# Validity and “true in every interpretation”?

I don't understand this definition of validity from Wiki:

An argument is valid if and only if it takes a form that makes it impossible for the premises to be true and the conclusion nevertheless to be false. It is not required that a valid argument have premises that are actually true, but to have premises that, if they were true, would guarantee the truth of the argument's conclusion.

When we are talking about premises and conclusions are we specifically defining this as $P \to Q = \text{True}$ where $P$ is the premise and $Q$ is the conclusion? This validity technically requires us to have given semantic meaning to the operator $\to$, correct? Or is premise and conclusion something we can talk about outside of a logical system, e.g. $P \vdash Q = \text{True}$, if this is even a concept, or does it not even make sense to talk about semantics on a metalogical level?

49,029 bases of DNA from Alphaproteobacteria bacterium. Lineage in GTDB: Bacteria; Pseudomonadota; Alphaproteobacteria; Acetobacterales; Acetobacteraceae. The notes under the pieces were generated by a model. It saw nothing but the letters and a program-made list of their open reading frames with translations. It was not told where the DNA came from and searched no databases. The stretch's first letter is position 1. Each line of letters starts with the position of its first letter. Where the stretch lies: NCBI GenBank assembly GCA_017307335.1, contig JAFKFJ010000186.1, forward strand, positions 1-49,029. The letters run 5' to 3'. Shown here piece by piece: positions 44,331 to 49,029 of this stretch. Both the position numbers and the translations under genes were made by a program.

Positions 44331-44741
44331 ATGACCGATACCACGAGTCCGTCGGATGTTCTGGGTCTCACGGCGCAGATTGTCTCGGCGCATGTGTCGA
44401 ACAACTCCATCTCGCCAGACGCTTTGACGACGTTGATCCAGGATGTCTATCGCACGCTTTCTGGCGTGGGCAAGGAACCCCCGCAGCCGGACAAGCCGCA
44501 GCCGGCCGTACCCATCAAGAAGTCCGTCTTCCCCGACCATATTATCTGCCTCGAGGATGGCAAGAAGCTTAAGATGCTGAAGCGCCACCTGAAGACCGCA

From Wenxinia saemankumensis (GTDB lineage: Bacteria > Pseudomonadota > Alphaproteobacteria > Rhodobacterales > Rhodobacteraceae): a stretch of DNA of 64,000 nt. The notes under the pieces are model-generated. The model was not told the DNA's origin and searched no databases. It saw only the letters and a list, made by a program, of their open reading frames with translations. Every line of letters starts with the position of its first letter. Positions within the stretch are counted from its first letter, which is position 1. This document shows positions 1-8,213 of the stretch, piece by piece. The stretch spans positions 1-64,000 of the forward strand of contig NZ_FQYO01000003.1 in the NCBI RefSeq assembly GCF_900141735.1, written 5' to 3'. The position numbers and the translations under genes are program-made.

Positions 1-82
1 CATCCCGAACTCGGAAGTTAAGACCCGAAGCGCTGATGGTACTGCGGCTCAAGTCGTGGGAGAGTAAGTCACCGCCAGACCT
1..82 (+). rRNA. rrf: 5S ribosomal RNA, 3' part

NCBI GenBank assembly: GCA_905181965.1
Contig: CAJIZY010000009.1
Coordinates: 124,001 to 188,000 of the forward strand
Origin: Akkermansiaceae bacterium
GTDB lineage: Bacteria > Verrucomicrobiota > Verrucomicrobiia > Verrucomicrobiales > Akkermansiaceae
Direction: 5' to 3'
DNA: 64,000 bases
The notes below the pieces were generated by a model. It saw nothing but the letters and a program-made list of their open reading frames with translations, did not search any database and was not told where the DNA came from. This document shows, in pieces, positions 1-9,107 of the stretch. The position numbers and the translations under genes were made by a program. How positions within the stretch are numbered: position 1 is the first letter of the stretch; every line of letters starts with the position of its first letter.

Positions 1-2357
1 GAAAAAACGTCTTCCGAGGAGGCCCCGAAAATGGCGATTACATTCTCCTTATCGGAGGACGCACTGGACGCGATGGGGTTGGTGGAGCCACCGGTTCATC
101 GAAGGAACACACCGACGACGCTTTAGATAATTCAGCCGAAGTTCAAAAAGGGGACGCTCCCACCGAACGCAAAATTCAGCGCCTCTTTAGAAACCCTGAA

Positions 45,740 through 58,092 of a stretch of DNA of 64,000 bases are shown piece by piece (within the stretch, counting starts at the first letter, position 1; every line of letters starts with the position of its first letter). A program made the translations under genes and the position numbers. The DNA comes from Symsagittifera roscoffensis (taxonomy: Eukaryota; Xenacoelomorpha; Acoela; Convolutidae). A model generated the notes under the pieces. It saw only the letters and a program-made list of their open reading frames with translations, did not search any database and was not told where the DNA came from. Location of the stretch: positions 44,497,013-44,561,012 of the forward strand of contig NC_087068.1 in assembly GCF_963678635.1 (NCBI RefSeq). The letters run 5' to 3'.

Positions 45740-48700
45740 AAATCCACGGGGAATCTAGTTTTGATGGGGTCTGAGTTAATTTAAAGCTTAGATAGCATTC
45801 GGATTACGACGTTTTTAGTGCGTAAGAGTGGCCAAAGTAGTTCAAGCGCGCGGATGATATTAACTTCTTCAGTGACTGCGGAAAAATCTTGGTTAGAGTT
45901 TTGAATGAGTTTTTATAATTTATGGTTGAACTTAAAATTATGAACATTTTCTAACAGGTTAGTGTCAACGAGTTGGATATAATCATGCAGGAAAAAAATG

A formula is valid if and only if it is true under every interpretation, and an argument form (or schema) is valid if and only if every argument of that logical form is valid.

What does this even mean? "True under every interpretation"? What is an argument form/schema? How we defining formula here?

• I don't believe the ideas of 'valid argument' and 'argument scheme' are mathematical, although there are mathematical ideas they closely resemble. The part about valid formulas is certainly mathematical. To understand what 'true under every interpretation' means, you need to understand what an interpretation is and what it means to be true under an interpretation (which depends on the specific language and the specific semantics for it that you are using)... click through to en.wikipedia.org/wiki/Interpretation_(logic) – spaceisdarkgreen Sep 6 '18 at 0:16